Greeted by angry German voices, more than 130 CU Anschutz students, teachers, faculty and other Aurora community members filled the Fulginiti Pavilion on March 22 for the opening of “Deadly Medicine: Creating the Master Race.” Nazi artifacts and propaganda posters lined the walls, as the noise from the exhibit’s propaganda videos filled the air.
The traveling exhibit from the United States Holocaust Memorial Museum (USHMM) in Washington, D.C., spreads the USHMM’s message to remember and learn from the Holocaust and confront genocide and antisemitism.
The exhibit explores the roles of doctors and scientists in furthering the Nazi agenda and comes to the University of Colorado Anschutz Medical Campus as part of the University’s annual Holocaust Remembrance Week activities. Free and open to the public, the exhibit runs through May 22.
‘We have to own it’
“I’m Jewish, and I’ve heard and learned about the Holocaust since a very young age,” said Mayla Boguslav, second-year computation bioscience student in the Graduate School. “But I didn’t understand the impact that doctors, scientists and researchers had on the movement.”
Complementing the opening of the exhibit, Matthew Wynia, MD, director of the CU Anschutz Center for Bioethics and Humanities, told a story about how German healers and doctors turned into cold-blooded killers, using exhibit pieces of Nazi propaganda posters as visual aids.
“There are people who own this history in ways that I never will, because I’m not Jewish, and I’m not German” said Wynia, as he emphasized the story’s importance. “But if there’s one thing I’ve learned from my work with the Holocaust museum over the years, it’s that we have to all own this history. This isn’t just Jewish history; it’s the history of our profession, and we all have to own it to learn from it, to never repeat it.”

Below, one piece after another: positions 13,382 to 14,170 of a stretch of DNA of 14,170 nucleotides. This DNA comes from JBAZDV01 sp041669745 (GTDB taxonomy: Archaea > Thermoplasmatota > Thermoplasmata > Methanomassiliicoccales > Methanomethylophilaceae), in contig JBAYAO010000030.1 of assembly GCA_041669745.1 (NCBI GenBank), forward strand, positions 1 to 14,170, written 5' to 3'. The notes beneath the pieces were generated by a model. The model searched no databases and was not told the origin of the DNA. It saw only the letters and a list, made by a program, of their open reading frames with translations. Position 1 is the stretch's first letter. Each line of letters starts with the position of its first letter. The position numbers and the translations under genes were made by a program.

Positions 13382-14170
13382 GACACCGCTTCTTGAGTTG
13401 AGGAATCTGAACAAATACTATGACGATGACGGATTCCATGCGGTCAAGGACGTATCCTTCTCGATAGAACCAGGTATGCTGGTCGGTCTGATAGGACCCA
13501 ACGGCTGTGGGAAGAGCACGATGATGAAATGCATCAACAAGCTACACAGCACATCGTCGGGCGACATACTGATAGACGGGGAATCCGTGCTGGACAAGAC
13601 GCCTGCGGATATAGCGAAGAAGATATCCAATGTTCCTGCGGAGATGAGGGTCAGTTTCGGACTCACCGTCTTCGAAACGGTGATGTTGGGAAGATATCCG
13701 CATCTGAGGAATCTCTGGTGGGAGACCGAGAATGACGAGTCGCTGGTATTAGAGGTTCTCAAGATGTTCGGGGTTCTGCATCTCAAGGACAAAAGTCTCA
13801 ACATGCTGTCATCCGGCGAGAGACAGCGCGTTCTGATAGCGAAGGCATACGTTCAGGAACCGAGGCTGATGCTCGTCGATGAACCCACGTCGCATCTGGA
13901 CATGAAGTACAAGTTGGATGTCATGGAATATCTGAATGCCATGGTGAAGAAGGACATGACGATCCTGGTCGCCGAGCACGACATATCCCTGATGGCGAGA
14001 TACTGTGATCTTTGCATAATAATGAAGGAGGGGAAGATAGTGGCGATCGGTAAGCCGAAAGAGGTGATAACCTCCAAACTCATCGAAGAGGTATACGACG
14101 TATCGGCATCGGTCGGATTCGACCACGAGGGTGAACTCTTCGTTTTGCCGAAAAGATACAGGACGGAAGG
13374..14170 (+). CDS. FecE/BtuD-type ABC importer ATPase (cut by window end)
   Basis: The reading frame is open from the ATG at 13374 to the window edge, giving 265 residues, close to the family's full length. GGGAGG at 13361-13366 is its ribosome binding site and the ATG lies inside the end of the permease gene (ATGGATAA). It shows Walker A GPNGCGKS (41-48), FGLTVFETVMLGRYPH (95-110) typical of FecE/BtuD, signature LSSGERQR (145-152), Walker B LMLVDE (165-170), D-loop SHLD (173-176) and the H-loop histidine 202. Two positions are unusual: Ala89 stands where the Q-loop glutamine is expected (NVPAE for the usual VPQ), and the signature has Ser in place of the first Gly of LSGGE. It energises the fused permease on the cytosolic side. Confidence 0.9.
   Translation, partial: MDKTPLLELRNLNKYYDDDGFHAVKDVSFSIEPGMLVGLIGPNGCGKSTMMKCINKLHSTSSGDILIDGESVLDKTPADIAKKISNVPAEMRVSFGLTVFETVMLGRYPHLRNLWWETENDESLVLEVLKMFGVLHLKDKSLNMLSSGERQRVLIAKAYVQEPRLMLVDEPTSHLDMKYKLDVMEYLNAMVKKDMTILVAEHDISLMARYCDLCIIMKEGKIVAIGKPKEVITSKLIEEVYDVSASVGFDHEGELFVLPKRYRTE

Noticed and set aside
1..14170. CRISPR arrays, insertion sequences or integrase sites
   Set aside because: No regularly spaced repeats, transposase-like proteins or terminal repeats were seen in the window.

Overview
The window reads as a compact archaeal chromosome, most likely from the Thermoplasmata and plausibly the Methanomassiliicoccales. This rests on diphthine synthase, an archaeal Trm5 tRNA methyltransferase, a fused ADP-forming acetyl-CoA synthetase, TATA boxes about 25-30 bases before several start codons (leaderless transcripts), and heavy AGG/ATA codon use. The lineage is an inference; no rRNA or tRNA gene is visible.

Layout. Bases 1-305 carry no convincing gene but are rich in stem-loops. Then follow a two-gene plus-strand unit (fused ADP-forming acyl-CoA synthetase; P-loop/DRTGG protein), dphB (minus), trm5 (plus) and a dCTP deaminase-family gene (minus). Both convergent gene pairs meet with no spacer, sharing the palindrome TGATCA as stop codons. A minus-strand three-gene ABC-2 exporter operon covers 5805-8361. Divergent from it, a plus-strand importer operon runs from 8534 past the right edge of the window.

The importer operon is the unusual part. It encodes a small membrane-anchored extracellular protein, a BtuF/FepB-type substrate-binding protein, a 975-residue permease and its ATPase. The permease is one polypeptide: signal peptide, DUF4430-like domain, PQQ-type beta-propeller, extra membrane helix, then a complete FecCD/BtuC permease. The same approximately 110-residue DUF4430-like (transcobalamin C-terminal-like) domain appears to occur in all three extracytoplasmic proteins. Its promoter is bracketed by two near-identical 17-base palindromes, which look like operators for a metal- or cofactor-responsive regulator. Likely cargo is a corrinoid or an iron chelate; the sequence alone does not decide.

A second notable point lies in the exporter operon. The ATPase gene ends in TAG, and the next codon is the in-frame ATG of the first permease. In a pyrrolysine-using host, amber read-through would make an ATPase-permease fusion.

Holocaust Remembrance Week
- Monday, April 9, at noon – Panel discussion at CU Boulder Law School – Room 205.
- Monday, April 9, at 7 p.m. – Panel discussion at CU Boulder Eaton Humanities Building – Room 130.
- Tuesday, April 10, at noon – Presentation and panel: Children’s Hospital Colorado Grand Rounds in Education II South auditorium.
- Tuesday, April 10, from 5 – 7:30 p.m. – “Deadly Medicine” exhibit and panel discussion at the Fulginiti Pavilion
- Wednesday, April 11, at noon – Presentation at UCHealth Schroffel Conference Center
- Wednesday, April 11, at 1:30 p.m. – Panel discussion at the Fulginiti Pavilion
- Thursday, April 12, at noon – Presentation at CU Colorado Springs
- Friday, April 13, at noon – Panel discussion at CU Denver, 1250 14th, Room 470
Turning healers into killers
Wynia walked a captivated audience through the history of how medical and scientific leaders within the Nazi party perverted public health, biosciences and economics to further its agenda. The bottom line was their aim to create the “master race” through the tools of eugenics, an internationally-supported idea at the time. The Nazi leadership included many prominent German physicians and scientists of the era, Wynia said.
In fact, doctors designed and tested the gas chambers that were ultimately used to kill millions. They “euthanized” first infants and children and later institutionalized adults based on hypothesized “genetic defects,” which were often traits with no actual genetic basis but that were deemed socially undesirable. Doctors trained in “racial hygiene” saw it as their duty to choose those who were “fit” to contribute to the German gene pool, Wynia said.
“The medicalization of the death process really makes it clear how healers became killers,” he said. “Certain people came to be seen not merely as sub-human animals, but as pathogens, a true danger to the state. It was the doctors’ jobs to ‘protect’ the German community from these pathogens.”
Holocaust Remembrance Week
The exhibit opening was a kick-off to the Center’s annual set of events in commemoration of Holocaust Remembrance Week, which runs April 9 – 13. Full of educational programming and panel discussions, the activities will span all four CU campuses for its second year. Each event is free and open to the public.
“This event really highlights how we can all play a part in preventing this from happening again, regardless of what we’re studying,” Boguslav said. “It’s really special that our school provides us with events like this.”
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